When you put a good businessman in charge of a major city like New York City, there is the dangers that he might not realize that a city is not a business intended to make profits.Today it becomes clear that the reeducation of Mayor Bloomberg took 11 years and the city is still behind the recycling level it was before he took over.
When Mayor Bloomberg took over the day to day running of New York City, he cancelled all recycling programs because he thought their bottom line was in the red. Eventually he accepted the fact that paper recycling was suffering because there was actually theft of the paper put out for hauling by the city – so it was clearly profitable to move them to the recycler. He gave in, and only papers were recycled.
Then he was told that metal and plastic containers have to be collected separately because there was no landfill space and hauling them out of State was a bigger loss then collecting them – so he decided to collect them in separate containers but they were never sorted out to become primary material for a world-wide growing recycling industry.
Oh well – the latest news tell us that he decided before ending his third term in office to collect plastic. We still are not convinced that he saw the “City-Light” – that is the fact that running a city is a service and not a business.
New York Times Editorial – April 30, 2013.
The Mayor Rethinks Recycling
Published on-line: April 29, 2013
On recycling in New York City, Mayor Michael Bloomberg has come a long way. After taking office 11 years ago, Mr. Bloomberg eliminated a major chunk of the city’s recycling program to save money. Many New Yorkers were outraged. He was, they said, littering the earth as well as missing a chance to convert waste to energy.
Related: City Room: City Expands Recycling Program to Include Hard Plastics (April 24, 2013)
He has since become a passionate convert. With about 20,000 tons of garbage hauled from the city every day, Mr. Bloomberg has been working hard recently to restore the city’s recycling program to its pre-2002 levels. On Wednesday, he announced that any rigid plastics including toys, yogurt cups, food containers and such can finally go in clear recycling bags. It is the city’s biggest expansion in recycling in more than two decades.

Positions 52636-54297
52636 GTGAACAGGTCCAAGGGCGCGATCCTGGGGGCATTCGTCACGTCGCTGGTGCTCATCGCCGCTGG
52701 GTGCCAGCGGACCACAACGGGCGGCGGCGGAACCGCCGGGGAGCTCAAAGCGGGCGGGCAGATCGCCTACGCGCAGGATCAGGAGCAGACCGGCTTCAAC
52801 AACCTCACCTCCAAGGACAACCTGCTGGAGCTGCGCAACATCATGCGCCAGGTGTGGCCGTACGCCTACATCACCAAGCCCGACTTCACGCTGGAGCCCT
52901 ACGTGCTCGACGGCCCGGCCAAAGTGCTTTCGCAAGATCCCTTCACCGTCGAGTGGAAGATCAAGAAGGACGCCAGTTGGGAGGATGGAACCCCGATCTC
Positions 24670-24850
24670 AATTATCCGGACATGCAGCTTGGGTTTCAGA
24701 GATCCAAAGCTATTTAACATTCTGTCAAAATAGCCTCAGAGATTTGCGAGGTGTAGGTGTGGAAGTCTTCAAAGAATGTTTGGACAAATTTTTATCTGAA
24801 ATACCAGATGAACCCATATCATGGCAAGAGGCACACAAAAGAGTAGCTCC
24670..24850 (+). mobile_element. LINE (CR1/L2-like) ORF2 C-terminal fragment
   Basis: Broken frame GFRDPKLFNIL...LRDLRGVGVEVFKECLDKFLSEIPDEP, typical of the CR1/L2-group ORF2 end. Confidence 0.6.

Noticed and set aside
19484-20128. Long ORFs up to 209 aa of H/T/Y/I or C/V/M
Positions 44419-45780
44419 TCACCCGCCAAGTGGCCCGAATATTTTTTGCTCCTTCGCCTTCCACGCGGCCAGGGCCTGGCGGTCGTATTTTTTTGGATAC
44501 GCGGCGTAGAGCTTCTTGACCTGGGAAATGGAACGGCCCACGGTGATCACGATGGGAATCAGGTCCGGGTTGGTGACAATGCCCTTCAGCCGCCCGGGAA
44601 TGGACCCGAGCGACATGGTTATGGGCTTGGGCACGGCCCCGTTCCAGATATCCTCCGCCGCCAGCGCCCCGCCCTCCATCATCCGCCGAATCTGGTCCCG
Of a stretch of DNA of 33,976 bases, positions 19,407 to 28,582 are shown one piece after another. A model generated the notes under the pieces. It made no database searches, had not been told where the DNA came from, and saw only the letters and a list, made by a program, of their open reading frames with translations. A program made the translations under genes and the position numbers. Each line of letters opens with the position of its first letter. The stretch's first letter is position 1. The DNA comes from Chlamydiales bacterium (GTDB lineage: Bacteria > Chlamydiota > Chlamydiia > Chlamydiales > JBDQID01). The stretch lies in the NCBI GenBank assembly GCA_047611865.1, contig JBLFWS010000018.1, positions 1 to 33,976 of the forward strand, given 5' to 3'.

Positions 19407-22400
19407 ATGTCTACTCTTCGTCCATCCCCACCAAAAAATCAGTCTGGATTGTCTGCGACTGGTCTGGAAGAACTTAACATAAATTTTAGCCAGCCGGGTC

A day later, he announced that 100 restaurants in the city, ranging from the sophisticated Le Bernardin to the boisterous Chipotle eateries, have promised to start reducing their food waste by 50 percent. Some of it will be donated to food kitchens or charities like City Harvest. But a lot will go to commercial composting centers outside the city. There, the discarded leeks and potato peels can be turned into energy or compost that, ideally, could help farmers produce more leeks and potatoes.
Tackling organic waste is a big task. Every year, the city adds mountains of watermelon rinds, coffee grounds and other organic plate scrapings to the waste stream. Most of it goes to landfills where it festers and sends methane pollution into the atmosphere. As alternatives, city officials are experimenting with organic recycling at 68 schools and one Manhattan apartment building. Green markets across the city accept bags of leftovers, and a new system of curbside recycling of organic garbage is scheduled to start soon in Staten Island.
The city’s recycling rate has yet to reach the pre-Bloomberg level of 20 percent. But the mayor wants the city to reuse 70 percent of its waste by 2030. That’s a big challenge for his successors, but at least these latest efforts finally move in the right direction.